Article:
The 5 coolest electric cars in the world
Renovo Motors Coupe
Electric cars are becoming quite cool, thanks to the likes of Tesla. Turns out, however, Elon Musk and his cohort don't have a monopoly on cool EVs. Sure, he might have the only one with Falcon Wing doors, but there are plenty of wild eco-friendly machines out there.
Renovo brands itself as the first American all-electric supercar — not just geographically but also stylistically. I mean, look at the brand's first and (so far) only model, the Coupe. Not only does it look decidedly American, its chassis was provided by the Shelby American brand and inspired by the American sports car that won the 1964 Le Mans.
What the Coupe lacks in a flashy nameplate it more than makes up for with a potent powertrain. To that end, the Coupe produces 500 horsepower and 1,000 pound-feet of torque. That means it can do 0 to 60 mph in under 3.4 seconds, making it the fastest rear-wheel-drive production EV. Thankfully, that's not the only quick bit about the Coupe. It can also receive a quick charge in 30 minutes and a full charge in just five hours.
The British-made Morgan EV3 is easily the wackiest EV of them all. It's based upon the Morgan 3 Wheeler that was introduced in 2011. Instead of a two-cylinder gasoline motorcycle engine up front, the EV3 is powered by a 45-kilo-Watt (kW) electric motor that drives the rear wheel. Morgan is estimating the EV3 will be good for a 150-mile driving range.
However, that all depends on how you drive it. If you're hoping to test drive one of these eco-friendly trikes before you buy, think again. Morgan will sell you one, yes, but they're built to order. That means you'll have to plunk down your dollars (or, more realistically, British Pounds sterling) first. Oh and I hope you like the sun, rain and wind... because there is no top to this twee EV.
Audi R8 e-tron
Finally, an EV from a brand you've actually heard of! While you've heard of Audi, you might not have known that it made an all-electric version of its R8 supercar... but it does. Though it shares the same skin and interior as the latest V10-powered R8, this one is all electrons underneath.
Specifically, it's electric motors produce 340 kW (7.5x more than the Morgan, mind you) that will rocket this Teutonic EV to 62.1 mph from a standstill in 3.9 seconds. Impressively, it's more than an acceleration machine — it also boasts a 279.6-mile range as well. It's also because the R8 e-tron has lent its electric powertrain tech to the forthcoming Volkswagen Microbus EV, slated for debut at 2016 CES.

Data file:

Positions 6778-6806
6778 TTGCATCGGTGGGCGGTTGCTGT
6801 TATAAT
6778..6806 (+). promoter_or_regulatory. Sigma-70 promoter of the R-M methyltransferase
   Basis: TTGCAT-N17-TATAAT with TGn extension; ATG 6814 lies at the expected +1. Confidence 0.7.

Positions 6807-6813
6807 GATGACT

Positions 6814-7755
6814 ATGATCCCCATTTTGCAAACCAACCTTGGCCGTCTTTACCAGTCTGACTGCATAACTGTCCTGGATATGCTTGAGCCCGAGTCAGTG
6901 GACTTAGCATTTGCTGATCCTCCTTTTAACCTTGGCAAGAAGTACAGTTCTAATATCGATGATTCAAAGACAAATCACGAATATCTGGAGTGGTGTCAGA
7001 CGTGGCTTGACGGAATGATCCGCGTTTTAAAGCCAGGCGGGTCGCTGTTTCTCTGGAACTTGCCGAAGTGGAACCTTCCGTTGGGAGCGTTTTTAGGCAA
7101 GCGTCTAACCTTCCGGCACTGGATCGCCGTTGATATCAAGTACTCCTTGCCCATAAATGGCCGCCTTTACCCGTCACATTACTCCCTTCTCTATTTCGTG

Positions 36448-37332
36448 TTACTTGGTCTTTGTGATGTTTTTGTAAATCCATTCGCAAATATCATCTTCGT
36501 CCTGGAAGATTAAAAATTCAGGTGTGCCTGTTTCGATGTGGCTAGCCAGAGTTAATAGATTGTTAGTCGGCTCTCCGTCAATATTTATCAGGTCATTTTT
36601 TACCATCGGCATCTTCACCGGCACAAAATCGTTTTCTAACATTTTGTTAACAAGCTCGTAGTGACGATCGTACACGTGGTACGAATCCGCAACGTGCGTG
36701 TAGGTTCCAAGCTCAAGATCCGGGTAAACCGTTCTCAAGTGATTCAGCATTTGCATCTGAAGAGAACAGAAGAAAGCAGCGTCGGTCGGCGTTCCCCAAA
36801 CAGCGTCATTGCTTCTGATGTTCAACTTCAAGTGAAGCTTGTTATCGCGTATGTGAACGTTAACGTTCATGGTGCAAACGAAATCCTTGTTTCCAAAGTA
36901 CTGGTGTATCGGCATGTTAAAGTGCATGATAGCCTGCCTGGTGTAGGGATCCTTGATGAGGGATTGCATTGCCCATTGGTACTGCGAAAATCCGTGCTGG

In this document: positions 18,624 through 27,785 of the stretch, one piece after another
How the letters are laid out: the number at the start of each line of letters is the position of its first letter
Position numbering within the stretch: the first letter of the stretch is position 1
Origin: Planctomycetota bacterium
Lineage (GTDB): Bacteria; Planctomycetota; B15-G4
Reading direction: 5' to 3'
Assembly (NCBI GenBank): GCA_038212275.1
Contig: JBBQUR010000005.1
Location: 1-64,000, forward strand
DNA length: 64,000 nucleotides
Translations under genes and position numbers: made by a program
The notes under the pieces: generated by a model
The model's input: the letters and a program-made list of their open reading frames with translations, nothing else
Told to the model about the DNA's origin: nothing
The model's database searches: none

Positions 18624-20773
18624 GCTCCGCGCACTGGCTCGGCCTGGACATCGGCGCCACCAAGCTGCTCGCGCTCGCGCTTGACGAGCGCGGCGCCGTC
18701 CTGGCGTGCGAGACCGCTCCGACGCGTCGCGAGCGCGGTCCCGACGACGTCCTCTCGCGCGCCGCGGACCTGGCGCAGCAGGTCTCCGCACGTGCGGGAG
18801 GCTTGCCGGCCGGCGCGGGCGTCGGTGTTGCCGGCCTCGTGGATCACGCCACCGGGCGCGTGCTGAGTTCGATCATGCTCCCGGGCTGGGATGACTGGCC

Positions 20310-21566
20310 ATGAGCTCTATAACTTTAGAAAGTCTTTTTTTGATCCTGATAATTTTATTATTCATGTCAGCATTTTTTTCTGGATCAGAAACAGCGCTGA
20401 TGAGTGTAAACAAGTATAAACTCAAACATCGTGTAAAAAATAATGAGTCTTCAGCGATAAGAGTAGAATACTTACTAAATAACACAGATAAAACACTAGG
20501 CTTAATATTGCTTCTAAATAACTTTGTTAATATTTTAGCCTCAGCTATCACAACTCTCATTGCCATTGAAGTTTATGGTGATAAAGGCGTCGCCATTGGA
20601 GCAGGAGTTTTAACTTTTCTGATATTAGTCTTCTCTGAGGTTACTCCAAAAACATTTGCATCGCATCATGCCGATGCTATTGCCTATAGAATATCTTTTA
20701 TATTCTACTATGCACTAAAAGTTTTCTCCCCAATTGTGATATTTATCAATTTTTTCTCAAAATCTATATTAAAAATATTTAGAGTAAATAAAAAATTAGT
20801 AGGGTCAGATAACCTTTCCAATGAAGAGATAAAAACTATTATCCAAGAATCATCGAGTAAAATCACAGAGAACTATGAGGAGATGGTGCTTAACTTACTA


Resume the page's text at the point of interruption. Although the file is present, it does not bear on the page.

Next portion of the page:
Tesla Model X
C'mon. We couldn't have a list of cool EVs without a Tesla, right? And this just might be the coolest one yet. It's the Model X and, as I mentioned in the intro, it has Falcon Wing doors. It has much more to brag about, though. The $142,000 P90D Founder model can do 0 to 60 mph in 3.2 seconds while also returning a 250-mile range.
In the interior, buyers will be delighted by the panoramic windshield, large tablet-like touchscreen in the center console and doors that open as the owner walks up. Tesla also brags that the Model X is the safest SUV ever, with a body so strong that it broke some of the testing equipment. If that weren't enough, Tesla also included an incredibly robust HVAC system complete with a Bioweapons Defense Mode button.
Honda CR-Z prototype
Lastly, we come to the only car on this list that you can't quite buy. Yes, you can buy a Honda CR-Z hybrid. This one, however, has no gasoline engine onboard. Instead, each wheel is powered by its very own electric motor. With four motors capable of putting out 100% of their torque at zero rpm, this CR-Z prototype is very fast indeed ... and also perhaps demonstrates a future all-electric iteration of Honda's Super-Handling All-Wheel Drive (SH-AWD).
The CR-Z's quickness is evidenced by its run up the mountain at the Pikes Peak hillclimb earlier this year. Complete with a big wing on the backend, it was able to summit the mount in 10:23.829 minutes. That time allowed it to take first in its Exhibition class, coming just a minute shy of the overall winning time at the event.